The Kane Chronicles follow the lives of Carter and Sadie Kane, brother and sister whose family are connected with the fate of the Egyptian Gods. As with Riordan’s Percy Jackson and Heroes of Olympus Series (both of which you can find reviewed here), he takes a mythological genre and updates it for the modern world. Just as Percy is a Greek Demigod in modern America, Carter and Sadie find that they can channel the Egyptian Gods and that the fate of the world is still tied to that of an ancient mythology.
In this book, Carter and Sadie have to use their powers and those of the teenage trainees that they have taken on to help them, to assist the Sun God Ra to rise again from several millennia of enforced retirement. They are still battling both the forces of evil in the form of Apophis, the immortal and eternal enemy of Ra, and the priests of the House of Life, who believe Carter and Sadie are renegades who will destroy the world.
Carter and Sadie take it in turns to narrate chapters, and the action swings from New York to London to Egypt itself and on into the realms of the Egyptian dead.
The story, as you would expect from Riordan, is fast paced and exciting with a great blend of tension and humour. Riordan walks a clever line between history and modernity and you find yourself learning a lot about ancient Egypt entirely without feeling you are.
The children and I have been reading this together at nights, and although they don’t love this series as much as the Percy Jackson books, they think this second volume is much better than the first one, and they are beginning to warm to the characters more. We are looking forward to reading the final part of the story in: ‘The Serpent’s Shadow.‘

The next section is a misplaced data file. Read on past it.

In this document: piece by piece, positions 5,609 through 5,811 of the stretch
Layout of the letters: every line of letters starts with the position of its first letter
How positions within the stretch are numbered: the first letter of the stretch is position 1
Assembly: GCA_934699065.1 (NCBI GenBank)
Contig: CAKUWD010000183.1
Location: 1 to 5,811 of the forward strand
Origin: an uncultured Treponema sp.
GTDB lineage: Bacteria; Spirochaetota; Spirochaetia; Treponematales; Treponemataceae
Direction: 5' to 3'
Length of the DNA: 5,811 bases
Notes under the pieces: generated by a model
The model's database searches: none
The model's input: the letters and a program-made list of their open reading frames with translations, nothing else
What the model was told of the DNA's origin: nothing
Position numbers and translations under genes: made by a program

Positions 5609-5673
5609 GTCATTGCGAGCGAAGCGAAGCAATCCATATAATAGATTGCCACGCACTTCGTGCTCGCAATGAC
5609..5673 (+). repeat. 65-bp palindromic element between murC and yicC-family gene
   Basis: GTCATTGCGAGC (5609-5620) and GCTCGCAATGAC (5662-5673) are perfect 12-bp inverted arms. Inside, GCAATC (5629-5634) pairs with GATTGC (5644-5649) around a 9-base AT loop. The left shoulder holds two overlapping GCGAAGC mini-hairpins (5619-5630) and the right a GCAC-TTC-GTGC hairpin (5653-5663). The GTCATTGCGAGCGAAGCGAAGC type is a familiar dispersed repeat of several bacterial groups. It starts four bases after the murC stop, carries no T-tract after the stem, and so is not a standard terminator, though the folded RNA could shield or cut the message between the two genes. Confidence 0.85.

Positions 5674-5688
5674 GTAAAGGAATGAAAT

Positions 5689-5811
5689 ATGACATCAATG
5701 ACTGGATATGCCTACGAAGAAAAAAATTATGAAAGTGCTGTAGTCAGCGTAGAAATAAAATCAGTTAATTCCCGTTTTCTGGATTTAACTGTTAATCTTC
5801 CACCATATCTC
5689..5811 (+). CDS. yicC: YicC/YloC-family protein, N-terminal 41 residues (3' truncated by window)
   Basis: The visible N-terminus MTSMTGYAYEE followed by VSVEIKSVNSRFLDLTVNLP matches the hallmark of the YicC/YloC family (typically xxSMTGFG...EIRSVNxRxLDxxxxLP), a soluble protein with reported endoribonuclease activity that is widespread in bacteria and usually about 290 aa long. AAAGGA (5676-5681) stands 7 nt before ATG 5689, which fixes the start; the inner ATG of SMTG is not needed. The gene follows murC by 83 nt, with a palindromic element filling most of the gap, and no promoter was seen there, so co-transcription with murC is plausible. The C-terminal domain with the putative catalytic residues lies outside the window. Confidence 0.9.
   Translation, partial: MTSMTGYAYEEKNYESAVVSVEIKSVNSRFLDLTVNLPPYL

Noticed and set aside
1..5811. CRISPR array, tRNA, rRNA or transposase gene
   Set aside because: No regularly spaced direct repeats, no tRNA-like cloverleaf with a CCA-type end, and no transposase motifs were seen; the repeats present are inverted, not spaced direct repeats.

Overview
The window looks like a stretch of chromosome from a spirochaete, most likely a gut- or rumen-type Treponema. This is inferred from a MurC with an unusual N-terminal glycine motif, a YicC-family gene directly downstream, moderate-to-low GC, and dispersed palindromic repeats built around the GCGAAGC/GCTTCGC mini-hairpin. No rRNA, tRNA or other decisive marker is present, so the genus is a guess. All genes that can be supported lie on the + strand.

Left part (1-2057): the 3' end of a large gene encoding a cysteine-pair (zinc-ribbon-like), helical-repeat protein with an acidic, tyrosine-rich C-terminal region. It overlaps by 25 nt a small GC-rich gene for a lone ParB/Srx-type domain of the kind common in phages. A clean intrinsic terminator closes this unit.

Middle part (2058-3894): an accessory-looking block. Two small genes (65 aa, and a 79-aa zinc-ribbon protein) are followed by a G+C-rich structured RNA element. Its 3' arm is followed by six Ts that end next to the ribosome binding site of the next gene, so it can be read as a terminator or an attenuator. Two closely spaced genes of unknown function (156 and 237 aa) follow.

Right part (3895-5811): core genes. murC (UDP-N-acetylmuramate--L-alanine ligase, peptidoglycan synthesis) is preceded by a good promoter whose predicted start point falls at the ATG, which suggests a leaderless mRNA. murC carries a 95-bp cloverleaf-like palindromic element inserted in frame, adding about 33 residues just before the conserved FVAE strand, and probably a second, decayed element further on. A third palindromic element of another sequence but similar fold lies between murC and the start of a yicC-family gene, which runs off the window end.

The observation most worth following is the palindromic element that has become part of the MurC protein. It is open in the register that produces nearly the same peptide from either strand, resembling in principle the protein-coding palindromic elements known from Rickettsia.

I think this is a great book for children who love fantasy stories and who like fast paced, vividly written stories with a great and memorable cast of characters. In this book I particularly loved the dwarf God, Bes and Bast the cat goddess goes from strength to strength. It would suit confident readers aged 7 and up, both boys and girls.
It’s too long to read in class, but if you’re doing a project on the Egyptians, excerpts of this would make great lesson accompaniments, and might whet children’s appetites to both engage more with the subject matter, and read the book on their own time.
You really need to read these books in order to make sense of them. They don’t entirely work as standalone novels, although Riordan does recap the action in certain places in the book.